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Cary Fukunaga offers a new reason for why he left the It remake

Photo: Nicholas Hunt (Getty Images for Moet And Chandon)

All the way back in 2015, a year that just seems so long ago, we reported that True Detective and Beasts Of No Nation director Cary Fukunaga had dropped out of the It remake because of a “disagreement” between him and New Line stemming from how they “just wanted to make different movies.” New Line ended up hiring Andy Muschietti to direct the film and It went on to make a bunch of money, so it seems like things worked out in the studio’s favor, and now Fukunaga has a new take on why he left the project.

According to a new interview with GQ, Fukunaga says he left It two weeks before production started because the studio started to worry that he “might go rogue”—in GQ’s words. “I think it was fear on their part,” he says, “that they couldn’t control me.” He’s not really sure where the studio got that idea, though, because he says he would have been a “total collaborator” with the studio. “I have never seen a note and been like ‘fuck you guys. No way.’ It’s always been a conversation.”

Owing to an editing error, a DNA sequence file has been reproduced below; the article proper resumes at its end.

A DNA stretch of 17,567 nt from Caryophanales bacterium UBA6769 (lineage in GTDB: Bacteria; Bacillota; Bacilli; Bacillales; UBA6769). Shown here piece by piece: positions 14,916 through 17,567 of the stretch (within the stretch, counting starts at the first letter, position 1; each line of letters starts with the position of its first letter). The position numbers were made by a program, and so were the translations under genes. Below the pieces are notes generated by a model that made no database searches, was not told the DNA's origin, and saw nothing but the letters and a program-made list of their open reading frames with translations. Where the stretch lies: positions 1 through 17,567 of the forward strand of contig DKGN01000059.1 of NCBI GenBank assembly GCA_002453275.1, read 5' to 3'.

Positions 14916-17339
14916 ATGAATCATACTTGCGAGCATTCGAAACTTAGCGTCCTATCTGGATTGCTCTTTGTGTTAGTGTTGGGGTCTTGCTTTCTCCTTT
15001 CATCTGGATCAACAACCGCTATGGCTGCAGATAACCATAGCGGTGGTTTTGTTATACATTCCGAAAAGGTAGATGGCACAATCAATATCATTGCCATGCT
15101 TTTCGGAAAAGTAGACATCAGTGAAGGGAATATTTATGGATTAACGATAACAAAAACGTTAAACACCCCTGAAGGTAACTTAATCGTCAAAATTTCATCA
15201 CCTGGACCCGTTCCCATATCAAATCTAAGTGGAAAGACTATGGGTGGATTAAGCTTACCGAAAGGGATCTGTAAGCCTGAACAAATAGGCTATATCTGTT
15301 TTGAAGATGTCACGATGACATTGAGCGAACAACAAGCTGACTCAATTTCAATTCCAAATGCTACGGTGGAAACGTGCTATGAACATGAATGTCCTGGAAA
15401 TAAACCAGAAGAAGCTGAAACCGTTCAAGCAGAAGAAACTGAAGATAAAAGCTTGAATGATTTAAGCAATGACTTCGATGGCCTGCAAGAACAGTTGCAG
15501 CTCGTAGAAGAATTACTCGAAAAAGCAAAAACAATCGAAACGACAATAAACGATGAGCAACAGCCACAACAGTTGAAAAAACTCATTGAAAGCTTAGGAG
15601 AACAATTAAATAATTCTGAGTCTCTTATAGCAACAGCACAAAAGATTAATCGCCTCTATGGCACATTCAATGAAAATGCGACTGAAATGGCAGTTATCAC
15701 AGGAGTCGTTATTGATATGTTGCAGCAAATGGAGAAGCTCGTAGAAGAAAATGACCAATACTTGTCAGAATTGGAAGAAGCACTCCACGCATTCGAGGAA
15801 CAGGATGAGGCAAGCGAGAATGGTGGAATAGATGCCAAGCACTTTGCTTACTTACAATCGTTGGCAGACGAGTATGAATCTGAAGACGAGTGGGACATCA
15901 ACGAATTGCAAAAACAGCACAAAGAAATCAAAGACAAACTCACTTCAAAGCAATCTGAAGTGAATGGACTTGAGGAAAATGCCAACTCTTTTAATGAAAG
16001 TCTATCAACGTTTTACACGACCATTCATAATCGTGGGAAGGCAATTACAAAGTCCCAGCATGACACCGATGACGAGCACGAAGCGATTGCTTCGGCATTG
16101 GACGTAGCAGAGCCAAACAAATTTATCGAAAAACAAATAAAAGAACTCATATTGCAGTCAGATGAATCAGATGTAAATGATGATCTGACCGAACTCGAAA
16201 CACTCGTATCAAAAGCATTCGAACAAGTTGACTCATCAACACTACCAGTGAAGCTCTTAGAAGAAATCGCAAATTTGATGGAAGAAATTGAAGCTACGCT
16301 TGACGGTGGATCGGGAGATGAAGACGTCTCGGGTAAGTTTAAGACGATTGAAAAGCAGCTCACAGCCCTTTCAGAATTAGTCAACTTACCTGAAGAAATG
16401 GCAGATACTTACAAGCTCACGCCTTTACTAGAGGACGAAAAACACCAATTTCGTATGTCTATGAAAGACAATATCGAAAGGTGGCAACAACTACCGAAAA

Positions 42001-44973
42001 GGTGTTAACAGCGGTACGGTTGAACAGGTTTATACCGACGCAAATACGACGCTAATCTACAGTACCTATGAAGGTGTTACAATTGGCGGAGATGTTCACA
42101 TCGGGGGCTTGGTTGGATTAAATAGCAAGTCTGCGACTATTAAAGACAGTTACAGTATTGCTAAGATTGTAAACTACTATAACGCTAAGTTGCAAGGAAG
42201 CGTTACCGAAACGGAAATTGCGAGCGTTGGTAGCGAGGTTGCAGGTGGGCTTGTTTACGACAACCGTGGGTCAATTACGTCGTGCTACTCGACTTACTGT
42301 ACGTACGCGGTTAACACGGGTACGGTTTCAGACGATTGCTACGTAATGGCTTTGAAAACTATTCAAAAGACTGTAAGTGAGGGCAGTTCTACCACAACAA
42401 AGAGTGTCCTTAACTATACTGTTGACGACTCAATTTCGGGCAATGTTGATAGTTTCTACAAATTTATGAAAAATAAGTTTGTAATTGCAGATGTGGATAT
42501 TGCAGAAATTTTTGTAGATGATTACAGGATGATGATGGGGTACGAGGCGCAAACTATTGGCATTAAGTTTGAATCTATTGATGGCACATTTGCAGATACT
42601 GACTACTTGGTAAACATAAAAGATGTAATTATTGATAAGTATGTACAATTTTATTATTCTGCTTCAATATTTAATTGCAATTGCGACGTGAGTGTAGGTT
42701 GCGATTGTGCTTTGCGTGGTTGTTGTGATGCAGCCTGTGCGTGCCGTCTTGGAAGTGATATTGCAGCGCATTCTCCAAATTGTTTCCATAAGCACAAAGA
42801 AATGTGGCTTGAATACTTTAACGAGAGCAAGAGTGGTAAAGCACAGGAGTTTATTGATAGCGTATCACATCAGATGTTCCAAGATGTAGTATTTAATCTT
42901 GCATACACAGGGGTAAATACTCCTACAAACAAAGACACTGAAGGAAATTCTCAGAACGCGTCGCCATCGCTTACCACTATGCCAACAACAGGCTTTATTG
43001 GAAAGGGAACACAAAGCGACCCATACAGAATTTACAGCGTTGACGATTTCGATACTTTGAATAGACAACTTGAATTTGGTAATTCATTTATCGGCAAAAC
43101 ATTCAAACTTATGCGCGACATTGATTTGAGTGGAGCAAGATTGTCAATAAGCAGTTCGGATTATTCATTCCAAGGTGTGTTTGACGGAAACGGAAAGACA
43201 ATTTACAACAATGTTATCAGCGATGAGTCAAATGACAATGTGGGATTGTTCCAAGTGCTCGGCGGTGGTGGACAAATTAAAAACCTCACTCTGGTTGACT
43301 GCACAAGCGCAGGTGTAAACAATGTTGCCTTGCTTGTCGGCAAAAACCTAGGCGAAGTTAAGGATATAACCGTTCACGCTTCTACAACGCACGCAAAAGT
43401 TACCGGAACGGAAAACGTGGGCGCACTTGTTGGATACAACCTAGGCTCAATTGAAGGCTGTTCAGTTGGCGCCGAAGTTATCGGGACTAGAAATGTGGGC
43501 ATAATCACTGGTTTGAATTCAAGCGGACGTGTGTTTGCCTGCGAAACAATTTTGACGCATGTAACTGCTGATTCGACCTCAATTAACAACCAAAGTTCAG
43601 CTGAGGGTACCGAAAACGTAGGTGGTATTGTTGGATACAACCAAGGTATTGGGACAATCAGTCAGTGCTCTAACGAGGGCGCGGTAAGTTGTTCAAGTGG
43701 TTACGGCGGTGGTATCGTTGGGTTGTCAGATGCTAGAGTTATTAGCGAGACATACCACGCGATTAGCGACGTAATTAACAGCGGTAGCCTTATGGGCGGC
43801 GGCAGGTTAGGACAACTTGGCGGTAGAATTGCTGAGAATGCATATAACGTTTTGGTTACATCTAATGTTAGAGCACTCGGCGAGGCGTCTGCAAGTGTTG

That still doesn’t really tell us what happened, because we don’t know why New Line suddenly decided that Fukunaga was a wild man who couldn’t be controlled, but he seems to be happier working with Netflix’s cold, emotionless algorithms anyway. Fukunaga directed the streaming service’s upcoming limited series Maniac with Emma Stone and Jonah Hill, and he says Netflix’s notes are less about telling him what to do and more about showing him that it knows exactly when and why viewers will get bored and turn something off. “The algorithm’s argument is gonna win at the end of the day,” he says, “so the questions is do we want to make a creative decision at the risk of losing people.”

Evidently, Netflix’s viewership data does not indicate that Fukunaga will go rogue, which is nice.

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